Say Goodbye to Food Fights: Trusting Children to Eat


By Sarah Longwell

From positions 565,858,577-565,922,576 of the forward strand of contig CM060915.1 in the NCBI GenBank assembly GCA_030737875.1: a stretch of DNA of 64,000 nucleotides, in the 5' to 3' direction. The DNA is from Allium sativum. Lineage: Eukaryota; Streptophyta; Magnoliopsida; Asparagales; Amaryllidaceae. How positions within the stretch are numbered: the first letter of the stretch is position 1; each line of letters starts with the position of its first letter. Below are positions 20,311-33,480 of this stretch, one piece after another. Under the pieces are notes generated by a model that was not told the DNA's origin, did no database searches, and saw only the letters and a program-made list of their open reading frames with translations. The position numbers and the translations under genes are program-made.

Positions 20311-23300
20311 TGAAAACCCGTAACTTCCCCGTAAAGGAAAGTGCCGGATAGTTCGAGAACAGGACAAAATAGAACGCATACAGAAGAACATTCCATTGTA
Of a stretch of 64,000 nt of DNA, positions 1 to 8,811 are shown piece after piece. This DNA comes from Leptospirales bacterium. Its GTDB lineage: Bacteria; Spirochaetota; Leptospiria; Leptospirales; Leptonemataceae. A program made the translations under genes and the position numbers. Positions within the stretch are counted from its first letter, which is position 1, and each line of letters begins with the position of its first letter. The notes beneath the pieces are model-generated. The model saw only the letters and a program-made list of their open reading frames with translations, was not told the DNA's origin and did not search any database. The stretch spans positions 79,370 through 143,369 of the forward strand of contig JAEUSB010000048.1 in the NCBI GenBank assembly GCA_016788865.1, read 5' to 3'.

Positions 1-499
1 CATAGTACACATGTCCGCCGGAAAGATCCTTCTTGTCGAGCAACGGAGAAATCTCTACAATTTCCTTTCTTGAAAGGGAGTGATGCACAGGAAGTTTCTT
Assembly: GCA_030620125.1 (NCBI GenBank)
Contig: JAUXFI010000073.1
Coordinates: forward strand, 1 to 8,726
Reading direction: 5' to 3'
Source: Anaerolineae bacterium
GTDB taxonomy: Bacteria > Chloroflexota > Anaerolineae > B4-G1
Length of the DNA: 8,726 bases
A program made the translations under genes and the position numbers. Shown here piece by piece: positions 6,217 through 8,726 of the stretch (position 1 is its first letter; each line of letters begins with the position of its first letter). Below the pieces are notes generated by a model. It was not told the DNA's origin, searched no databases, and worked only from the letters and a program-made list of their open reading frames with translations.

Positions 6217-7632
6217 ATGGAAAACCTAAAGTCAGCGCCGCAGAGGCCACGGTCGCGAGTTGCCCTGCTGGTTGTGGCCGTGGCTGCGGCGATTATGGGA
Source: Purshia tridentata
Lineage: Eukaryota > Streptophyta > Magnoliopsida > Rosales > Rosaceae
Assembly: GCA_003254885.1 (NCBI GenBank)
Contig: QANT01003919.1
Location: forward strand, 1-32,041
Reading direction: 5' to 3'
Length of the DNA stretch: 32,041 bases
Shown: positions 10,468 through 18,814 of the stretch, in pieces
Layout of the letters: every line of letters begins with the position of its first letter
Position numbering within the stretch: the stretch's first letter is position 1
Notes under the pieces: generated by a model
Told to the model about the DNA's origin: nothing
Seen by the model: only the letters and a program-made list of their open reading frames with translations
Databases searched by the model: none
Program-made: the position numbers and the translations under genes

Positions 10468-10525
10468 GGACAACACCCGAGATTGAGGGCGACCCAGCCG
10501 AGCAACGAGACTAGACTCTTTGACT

The word nurture is from the Latin root nutrire, which has two meanings: to feed and to cherish. I have always found it deeply poetic that these words and their actions are so deeply intertwined. If I have learned anything from my work as a lactation consultant, it is that feeding our children is a really big deal, and it goes much deeper than food. When a baby is born, all the responsibilities of the parents essentially boil down to keeping the baby alive and showing the baby love… feeding pretty much covers almost all the bases for a newborn. In my professional life, I’m usually working with families when the feeding piece of the equation isn’t going well, and I’ve seen firsthand how painful it can be for parents when nourishing a child is challenging.